Bob Lutz Explains How The Pontiac Aztek Got Made

Bad planning, bad management, bad culture; these are all things that came to a tipping point at General Motors in the late 1990s when the Pontiac Aztek was developed.

It all makes for entertaining reading when Bob Lutz tells it.

In his October column for Road & Track, the former GM executive claims to have possibly have been hired by then-GM CEO Rick Wagoner because of the Aztek, after ragging on Wagoner and the car while accepting an award.

When I apologized later, he said, “Ah, I was expecting it. We’re disappointed in the Aztek. I’d enjoy hearing what you think we’re doing wrong.” After three conversations, he offered me a job.

Lutz went on to say the Aztek’s product planner essentially went about with blinders on, trying to suppress criticism and negative responses to the vehicle during the whole development process. It failed market research clinics, but no one seemed worried.

The sad thing in all of this was that the Aztek was a real try by GM to do something totally against the grain. Its interior was loaded with smart ideas like a built-in air compressor, center console that doubled as a removable cooler and a sliding load floor. GM could have been ahead of this whole crossover game, if they hadn’t cheaped out on big things like the styling, the engine, the quality, etc.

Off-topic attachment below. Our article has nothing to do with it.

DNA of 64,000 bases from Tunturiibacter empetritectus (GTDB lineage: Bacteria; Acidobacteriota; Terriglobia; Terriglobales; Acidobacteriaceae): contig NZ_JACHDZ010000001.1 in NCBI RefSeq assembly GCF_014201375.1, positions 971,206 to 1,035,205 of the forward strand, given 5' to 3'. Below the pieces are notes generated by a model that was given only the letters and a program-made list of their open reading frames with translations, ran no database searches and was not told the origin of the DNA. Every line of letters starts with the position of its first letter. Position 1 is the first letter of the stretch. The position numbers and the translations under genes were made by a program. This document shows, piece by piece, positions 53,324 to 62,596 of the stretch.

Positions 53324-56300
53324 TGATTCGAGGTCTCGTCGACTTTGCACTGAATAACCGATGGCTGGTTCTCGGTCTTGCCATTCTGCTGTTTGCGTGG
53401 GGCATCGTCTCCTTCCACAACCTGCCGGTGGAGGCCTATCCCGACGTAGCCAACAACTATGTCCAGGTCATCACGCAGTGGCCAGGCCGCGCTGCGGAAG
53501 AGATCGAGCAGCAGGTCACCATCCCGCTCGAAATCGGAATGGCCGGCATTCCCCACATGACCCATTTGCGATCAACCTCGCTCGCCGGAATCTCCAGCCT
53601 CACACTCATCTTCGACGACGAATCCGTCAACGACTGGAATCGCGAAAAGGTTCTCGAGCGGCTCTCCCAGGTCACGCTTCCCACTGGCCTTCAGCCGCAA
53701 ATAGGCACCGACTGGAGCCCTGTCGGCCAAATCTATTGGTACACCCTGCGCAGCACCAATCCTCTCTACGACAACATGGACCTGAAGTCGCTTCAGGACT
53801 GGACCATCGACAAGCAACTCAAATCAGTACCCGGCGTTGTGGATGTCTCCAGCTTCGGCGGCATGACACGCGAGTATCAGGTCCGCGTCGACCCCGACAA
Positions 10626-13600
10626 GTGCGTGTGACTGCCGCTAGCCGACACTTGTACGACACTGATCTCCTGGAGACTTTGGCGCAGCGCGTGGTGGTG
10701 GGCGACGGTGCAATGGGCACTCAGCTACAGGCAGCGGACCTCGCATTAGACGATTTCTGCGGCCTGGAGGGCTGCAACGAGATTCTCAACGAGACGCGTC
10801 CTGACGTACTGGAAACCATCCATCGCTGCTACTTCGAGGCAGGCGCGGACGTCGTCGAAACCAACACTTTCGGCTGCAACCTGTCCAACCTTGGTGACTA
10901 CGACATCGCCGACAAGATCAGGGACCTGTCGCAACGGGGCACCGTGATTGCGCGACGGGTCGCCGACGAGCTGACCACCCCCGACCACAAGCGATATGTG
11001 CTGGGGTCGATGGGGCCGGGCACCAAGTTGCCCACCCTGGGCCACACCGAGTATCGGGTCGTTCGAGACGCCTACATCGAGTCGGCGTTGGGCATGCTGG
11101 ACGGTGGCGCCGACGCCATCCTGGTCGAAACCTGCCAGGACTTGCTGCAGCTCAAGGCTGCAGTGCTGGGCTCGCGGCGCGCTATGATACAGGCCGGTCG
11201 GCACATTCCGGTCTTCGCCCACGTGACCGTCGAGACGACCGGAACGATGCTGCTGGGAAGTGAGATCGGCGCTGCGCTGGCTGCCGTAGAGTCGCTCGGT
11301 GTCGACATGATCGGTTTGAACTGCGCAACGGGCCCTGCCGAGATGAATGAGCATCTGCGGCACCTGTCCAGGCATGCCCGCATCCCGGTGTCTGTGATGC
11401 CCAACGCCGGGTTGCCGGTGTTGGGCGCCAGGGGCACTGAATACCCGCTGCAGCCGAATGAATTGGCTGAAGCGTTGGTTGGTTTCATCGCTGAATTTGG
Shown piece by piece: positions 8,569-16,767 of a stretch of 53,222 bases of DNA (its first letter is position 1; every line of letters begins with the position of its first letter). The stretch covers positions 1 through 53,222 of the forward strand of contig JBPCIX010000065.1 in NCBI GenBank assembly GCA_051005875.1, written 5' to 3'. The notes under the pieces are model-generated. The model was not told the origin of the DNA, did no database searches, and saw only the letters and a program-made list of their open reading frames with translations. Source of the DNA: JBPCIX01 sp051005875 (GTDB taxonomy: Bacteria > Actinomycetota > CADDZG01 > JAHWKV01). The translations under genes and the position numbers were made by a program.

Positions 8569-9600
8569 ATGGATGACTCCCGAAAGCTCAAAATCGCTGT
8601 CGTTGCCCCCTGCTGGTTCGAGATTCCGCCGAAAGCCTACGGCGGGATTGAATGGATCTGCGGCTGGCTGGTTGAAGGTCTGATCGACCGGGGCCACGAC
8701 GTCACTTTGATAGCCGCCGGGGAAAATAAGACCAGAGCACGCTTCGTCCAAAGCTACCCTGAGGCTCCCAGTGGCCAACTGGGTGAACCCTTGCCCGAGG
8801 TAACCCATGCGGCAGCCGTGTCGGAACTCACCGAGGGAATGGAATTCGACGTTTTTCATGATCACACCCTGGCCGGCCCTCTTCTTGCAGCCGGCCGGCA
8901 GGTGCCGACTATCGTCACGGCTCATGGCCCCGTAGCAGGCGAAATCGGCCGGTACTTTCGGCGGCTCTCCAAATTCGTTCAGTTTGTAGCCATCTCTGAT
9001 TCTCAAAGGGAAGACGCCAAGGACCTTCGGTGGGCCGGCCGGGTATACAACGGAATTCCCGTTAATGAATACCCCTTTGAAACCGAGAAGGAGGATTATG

At least the Aztek was immortalized on the show Breaking Bad. As the vehicle of a teacher-turned-meth-making-criminal.

Read Lutz’s whole column on R&T.

By Zac Estrada

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  • dwight mannsburden

    There was a much less ugly Aztek concept shown at NAIAS prior to the production version. Don’t know why they decided it needed to look ungainly and weird

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